My Reflections on ABIM MOC

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    Dr. Pambianco

    My Reflections on ABIM MOC

    Daniel J. Pambianco, MD, FACG

    Charlottesville Gastroenterology Associates

    For full disclosure, I am currently chairing the ACG Task Force on the ABIM MOC since 2016. I am Board Certified in Internal Medicine – 1985, and gastroenterology – 1989. I have chosen not to continue my MOC activity. The views expressed in this blog are my own personal opinions and not those of the ACG or the Task Force.


    The American Board of Medical Specialties (“ABMS” the parent board of the American Board of Internal Medicine) says, “board certification is a voluntary process, and one that is very different from medical licensure.”

    The ABIM states that, “Initial Certification indicates that physicians have met rigorous standards through intensive study, accredited training and evaluation and that they have the clinical judgment, skills and attitudes essential for the delivery of excellent patient care.” In addition, according to ABIM, “Maintenance of Certification (MOC) is a professionally determined standard that attests that an internist is staying current in knowledge and practice throughout his/her career.” (http://www.abim.org/maintenance-of-certification/default.aspx)

    Since 1990, the definition of “Board Certified” has changed from a one-time test to an ongoing series of re-certifying exams, clerical convolutions, and fees to maintain certification through the MOC program –  a process costing up to $25,000. Lack of participation in any portion of the MOC program results in loss of Board certification. Board certification, either as initial certification or 27 years into maintaining certification, is voluntary!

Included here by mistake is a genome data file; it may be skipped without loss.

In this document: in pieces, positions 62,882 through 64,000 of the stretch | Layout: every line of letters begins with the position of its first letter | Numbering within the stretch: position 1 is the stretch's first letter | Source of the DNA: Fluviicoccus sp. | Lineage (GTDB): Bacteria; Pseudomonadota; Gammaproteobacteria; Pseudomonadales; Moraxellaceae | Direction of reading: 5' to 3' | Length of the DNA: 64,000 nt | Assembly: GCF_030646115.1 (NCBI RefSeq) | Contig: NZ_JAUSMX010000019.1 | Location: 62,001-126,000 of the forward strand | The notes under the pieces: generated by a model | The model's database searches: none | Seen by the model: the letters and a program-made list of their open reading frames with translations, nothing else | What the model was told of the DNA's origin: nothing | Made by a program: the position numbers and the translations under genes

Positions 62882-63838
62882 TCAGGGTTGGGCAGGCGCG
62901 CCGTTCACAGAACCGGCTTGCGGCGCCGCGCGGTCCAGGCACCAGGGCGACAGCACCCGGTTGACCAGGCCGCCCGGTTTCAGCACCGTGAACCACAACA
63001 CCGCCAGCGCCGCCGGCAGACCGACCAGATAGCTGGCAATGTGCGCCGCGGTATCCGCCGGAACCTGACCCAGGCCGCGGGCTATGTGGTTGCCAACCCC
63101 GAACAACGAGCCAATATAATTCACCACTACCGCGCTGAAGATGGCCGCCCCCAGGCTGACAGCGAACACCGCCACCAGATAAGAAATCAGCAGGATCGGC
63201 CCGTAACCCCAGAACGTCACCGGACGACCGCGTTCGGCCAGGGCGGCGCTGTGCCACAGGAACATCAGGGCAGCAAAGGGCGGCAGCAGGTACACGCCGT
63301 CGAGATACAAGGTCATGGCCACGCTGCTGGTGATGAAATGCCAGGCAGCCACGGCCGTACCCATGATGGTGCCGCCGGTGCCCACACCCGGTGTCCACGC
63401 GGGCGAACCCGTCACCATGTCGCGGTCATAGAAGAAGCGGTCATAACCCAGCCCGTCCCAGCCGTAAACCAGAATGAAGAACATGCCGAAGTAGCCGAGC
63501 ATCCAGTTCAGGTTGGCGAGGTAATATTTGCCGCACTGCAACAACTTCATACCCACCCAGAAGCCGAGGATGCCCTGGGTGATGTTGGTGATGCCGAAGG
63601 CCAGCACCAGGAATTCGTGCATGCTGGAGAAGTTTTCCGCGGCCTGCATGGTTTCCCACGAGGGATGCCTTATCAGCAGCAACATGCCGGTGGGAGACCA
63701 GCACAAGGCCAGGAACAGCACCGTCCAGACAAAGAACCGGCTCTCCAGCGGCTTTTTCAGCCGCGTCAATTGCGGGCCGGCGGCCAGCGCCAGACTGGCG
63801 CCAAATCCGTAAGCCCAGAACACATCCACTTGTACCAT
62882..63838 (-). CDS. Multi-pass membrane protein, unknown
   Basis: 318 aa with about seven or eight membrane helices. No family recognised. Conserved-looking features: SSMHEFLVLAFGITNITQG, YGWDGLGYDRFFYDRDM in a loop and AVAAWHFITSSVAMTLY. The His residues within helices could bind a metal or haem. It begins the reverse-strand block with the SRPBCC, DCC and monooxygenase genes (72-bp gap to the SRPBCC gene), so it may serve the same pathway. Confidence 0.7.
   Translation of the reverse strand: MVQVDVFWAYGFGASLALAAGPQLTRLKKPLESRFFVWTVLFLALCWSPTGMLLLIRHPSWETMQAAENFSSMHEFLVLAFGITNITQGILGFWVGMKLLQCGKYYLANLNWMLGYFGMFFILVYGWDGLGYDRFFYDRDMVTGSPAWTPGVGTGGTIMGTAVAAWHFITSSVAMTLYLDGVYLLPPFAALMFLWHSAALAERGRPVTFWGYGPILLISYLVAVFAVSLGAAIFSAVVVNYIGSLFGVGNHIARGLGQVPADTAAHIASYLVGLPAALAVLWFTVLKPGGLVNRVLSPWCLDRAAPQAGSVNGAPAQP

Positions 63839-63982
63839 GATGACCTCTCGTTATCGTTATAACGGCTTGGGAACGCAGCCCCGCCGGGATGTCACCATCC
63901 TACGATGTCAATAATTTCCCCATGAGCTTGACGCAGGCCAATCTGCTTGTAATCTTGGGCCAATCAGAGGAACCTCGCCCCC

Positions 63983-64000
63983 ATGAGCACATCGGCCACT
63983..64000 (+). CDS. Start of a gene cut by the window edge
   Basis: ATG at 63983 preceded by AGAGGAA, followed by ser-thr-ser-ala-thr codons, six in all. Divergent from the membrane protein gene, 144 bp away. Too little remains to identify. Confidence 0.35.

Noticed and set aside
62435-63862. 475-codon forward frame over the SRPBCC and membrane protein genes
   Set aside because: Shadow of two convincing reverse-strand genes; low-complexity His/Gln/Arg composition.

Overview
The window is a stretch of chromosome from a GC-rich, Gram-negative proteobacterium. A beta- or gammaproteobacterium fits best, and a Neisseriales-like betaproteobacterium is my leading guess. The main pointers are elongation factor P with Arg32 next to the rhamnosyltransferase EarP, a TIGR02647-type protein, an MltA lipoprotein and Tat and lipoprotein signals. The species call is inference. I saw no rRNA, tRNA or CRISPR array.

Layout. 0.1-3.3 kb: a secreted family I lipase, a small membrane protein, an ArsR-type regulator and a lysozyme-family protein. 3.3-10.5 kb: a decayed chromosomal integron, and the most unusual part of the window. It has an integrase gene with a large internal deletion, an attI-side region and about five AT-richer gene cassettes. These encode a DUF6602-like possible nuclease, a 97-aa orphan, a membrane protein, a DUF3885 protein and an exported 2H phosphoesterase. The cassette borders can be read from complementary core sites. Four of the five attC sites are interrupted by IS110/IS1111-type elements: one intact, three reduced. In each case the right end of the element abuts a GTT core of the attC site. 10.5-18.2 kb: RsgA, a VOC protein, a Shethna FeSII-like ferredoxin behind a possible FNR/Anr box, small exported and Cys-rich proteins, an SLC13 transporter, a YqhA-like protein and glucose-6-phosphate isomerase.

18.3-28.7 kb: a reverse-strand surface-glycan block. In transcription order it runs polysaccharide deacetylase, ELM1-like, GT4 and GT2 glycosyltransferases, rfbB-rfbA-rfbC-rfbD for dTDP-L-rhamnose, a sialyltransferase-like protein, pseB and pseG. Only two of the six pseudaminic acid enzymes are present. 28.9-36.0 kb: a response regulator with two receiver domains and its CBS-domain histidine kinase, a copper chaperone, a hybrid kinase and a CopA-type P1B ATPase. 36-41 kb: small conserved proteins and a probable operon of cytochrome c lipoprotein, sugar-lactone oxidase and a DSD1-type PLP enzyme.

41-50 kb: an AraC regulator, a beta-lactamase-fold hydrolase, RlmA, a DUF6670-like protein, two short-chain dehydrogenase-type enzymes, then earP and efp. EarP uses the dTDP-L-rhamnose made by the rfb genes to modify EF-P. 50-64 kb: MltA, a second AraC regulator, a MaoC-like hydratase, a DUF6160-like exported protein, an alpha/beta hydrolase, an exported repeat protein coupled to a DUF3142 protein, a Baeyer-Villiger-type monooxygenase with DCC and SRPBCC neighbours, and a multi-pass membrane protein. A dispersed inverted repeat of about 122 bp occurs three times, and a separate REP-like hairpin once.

Traditionally, intrinsic to our profession and title “Doctor of Medicine” was and is the incumbent moral imperative to maintain the respect and trust of our patients. This includes the obligation to pursue ongoing education and to provide the best care possible to our patients. Demonstrably, physicians have always committed to continuing medical education throughout our professional lives – and then some. This is one reason state medical societies require documentation of this education for physicians to remain licensed.

    What has changed? According to recent proclamations by the ABIM, there is currently a general mistrust of the medical profession by the public, an erosion of the quality of care, and a general incompetence among practicing physicians. Apparently, ABIM has now become the self-anointed societal guardian of this supposed malignancy.

    At the recent Liaison Committee on Certification and Recertification meeting in Philadelphia, Dr. Richard Baron, President and CEO of the ABIM, extolled examples of Gastroenterologists, who couldn’t pass their Boards, who have become nutritionists, calling them “quacks.”  I would remind everyone that gastroenterologist Dr. Barry Marshall, who is not Board certified, was awarded the Nobel Prize in Medicine for the discovery of Helicobacter pylori.

    Another statement made at the LCCR meeting was that diplomates need to be “at risk” for their knowledge assessments, as this “creates value” and “increases engagement,” i.e., risks of failing the exam and losing Board certification. These egregious statements speak volumes as to the mindset of the ABIM’s leadership, regardless of the platitudes being cited.